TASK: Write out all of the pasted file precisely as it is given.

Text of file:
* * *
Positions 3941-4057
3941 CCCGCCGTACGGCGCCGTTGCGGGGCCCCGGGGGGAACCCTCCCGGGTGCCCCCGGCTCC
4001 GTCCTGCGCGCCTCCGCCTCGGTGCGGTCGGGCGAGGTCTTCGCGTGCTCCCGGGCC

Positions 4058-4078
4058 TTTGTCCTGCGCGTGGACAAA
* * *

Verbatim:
Positions 3941-4057
3941 CCCGCCGTACGGCGCCGTTGCGGGGCCCCGGGGGGAACCCTCCCGGGTGCCCCCGGCTCC
4001 GTCCTGCGCGCCTCCGCCTCGGTGCGGTCGGGCGAGGTCTTCGCGTGCTCCCGGGCC

Positions 4058-4078
4058 TTTGTCCTGCGCGTGGACAAA